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National Security Law

University of Michigan Law School

Detention

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Publication Year

Articles 1 - 3 of 3

Full-Text Articles in Law

A Functional Approach To Targeting And Detention, Monica Hakimi Jan 2012

A Functional Approach To Targeting And Detention, Monica Hakimi

Articles

The international law governing when states may target to kill or preventively detain nonstate actors is in disarray. This Article puts much of the blame on the method that international law uses to answer that question. The method establishes different standards in four regulatory domains: (1) law enforcement, (2) emergency, (3) armed conflict for civilians, and (4) armed conflict for combatants. Because the legal standards vary, so too may substantive outcomes; decisionmakers must select the correct domain before determining whether targeting or detention is lawful. This Article argues that the "domain method" is practically unworkable and theoretically dubious. Practically, the …


International Standards For Detaining Terrorism Suspects: Moving Beyond The Armed Conflict-Criminal Divide, Monica Hakimi Jan 2009

International Standards For Detaining Terrorism Suspects: Moving Beyond The Armed Conflict-Criminal Divide, Monica Hakimi

Articles

Although sometimes described as war, the fight against transnational jihadi groups (referred to for shorthand as the "fight against terrorism") largely takes place away from any recognizable battlefield. Terrorism suspects are captured in houses, on street corners, and at border crossings around the globe. Khalid Shaikh Mohammed, the high-level Qaeda operative who planned the September 11 attacks, was captured by the Pakistani government in a residence in Pakistan. Abu Omar, a radical Muslim imam, was apparently abducted by U.S. and Italian agents off the streets of Milan. And Abu Baker Bashir, the spiritual leader of the Qaeda-affiliated group responsible for …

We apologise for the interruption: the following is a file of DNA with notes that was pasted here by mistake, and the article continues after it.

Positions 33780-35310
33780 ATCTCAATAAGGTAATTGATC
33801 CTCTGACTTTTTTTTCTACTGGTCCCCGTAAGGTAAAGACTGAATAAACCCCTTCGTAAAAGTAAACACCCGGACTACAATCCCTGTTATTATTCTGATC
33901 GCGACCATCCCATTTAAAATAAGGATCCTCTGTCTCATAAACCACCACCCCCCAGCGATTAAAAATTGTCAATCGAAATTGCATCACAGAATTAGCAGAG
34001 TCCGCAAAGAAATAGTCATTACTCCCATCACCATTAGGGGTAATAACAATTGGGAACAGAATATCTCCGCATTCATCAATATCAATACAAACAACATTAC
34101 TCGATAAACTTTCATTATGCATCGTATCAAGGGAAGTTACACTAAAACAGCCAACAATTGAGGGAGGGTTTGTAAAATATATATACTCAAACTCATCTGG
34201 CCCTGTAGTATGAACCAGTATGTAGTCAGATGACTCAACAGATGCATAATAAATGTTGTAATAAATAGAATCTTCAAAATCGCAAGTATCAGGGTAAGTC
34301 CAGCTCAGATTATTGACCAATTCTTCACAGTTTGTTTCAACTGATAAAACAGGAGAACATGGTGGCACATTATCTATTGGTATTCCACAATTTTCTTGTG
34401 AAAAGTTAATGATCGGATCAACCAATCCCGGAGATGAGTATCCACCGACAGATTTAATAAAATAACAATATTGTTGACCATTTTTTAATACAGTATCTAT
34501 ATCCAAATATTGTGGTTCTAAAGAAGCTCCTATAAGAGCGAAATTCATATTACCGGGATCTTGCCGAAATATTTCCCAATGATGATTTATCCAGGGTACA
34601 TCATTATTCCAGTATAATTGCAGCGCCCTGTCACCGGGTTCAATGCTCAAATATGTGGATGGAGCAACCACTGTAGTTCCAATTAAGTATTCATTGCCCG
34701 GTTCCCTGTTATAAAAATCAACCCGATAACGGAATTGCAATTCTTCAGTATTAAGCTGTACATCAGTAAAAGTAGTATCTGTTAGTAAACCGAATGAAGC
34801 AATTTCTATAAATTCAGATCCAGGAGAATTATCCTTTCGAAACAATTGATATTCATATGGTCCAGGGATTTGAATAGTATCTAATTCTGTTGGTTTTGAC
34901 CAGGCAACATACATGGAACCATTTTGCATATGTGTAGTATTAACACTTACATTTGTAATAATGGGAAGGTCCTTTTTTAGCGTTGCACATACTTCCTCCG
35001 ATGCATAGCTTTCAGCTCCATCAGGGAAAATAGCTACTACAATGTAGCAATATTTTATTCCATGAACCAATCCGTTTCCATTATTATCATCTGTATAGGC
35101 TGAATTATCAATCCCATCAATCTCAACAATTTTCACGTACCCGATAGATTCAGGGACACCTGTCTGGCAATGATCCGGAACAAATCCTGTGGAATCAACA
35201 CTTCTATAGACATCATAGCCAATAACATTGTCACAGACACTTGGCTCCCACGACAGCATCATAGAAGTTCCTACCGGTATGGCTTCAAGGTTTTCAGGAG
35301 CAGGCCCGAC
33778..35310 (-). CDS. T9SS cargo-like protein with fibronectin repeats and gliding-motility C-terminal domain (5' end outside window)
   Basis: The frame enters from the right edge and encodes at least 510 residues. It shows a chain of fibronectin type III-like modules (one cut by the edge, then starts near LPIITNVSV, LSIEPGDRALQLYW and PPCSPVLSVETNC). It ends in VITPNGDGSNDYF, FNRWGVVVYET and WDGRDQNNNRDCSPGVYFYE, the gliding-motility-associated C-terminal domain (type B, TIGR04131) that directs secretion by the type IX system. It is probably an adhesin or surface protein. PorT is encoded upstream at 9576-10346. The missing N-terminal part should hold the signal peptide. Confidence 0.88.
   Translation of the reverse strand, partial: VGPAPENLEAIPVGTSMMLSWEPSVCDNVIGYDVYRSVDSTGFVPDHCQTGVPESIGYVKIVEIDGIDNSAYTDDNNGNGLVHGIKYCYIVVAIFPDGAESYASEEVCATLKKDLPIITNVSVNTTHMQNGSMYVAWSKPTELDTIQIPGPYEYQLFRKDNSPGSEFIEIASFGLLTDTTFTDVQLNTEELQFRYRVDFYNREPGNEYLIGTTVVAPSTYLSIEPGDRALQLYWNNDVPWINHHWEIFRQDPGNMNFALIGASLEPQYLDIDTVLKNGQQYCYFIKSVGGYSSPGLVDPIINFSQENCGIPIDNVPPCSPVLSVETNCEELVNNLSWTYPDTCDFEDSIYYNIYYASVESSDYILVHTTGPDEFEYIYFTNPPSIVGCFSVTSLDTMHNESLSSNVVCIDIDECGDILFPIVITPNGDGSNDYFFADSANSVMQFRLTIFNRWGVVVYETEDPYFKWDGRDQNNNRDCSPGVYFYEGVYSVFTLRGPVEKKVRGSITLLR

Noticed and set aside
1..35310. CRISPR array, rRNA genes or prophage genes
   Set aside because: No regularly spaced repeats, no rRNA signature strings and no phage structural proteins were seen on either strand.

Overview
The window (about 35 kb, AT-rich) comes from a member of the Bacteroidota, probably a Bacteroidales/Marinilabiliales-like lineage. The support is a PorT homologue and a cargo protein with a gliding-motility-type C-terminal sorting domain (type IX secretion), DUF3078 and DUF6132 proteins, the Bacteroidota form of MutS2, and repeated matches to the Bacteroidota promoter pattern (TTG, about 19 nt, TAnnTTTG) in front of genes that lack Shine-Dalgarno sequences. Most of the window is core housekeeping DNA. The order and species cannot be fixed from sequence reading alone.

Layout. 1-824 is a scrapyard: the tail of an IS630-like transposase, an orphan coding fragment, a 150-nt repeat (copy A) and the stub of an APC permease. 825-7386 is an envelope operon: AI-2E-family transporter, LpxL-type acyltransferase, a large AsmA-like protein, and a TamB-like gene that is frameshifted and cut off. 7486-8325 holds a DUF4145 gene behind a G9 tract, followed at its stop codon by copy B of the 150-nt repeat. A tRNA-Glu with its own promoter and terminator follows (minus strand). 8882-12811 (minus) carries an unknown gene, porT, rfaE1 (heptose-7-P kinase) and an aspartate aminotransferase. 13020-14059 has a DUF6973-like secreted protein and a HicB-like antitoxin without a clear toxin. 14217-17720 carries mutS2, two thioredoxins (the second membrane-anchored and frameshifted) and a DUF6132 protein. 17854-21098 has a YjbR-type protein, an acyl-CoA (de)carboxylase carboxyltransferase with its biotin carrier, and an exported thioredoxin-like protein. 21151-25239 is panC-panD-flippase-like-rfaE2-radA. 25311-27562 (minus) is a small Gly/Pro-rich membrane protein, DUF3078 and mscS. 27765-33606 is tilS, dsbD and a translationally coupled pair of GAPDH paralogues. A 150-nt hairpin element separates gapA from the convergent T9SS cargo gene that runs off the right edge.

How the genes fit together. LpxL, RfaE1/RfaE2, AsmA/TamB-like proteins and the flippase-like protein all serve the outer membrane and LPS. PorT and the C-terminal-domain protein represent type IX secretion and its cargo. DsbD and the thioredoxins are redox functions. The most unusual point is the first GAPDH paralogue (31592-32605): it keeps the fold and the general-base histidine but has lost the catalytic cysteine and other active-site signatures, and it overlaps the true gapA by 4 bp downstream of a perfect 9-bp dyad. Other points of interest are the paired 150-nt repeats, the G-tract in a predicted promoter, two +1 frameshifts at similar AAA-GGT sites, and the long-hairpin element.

International Standards For Detaining Terrorism Suspects: Moving Beyond The Armed Conflict-Criminal Divide, Monica Hakimi Jan 2008

International Standards For Detaining Terrorism Suspects: Moving Beyond The Armed Conflict-Criminal Divide, Monica Hakimi

Articles

Although sometimes described as war, the fight against transnational jihadi groups (referred to for shorthand as the "fight against terrorism") largely takes place away from any recognizable battlefield. Terrorism suspects are captured in houses, on street comers, and at border crossings around the globe. Khalid Shaikh Mohammed, the high-level Qaeda operative who planned the September 11 attacks, was captured by the Pakistani government in a residence in Pakistan. Abu Omar, a radical Muslim imam, was apparently abducted by U.S. and Italian agents off the streets of Milan. And Abu Baker Bashir, the spiritual leader of the Qaeda-affiliated group responsible for …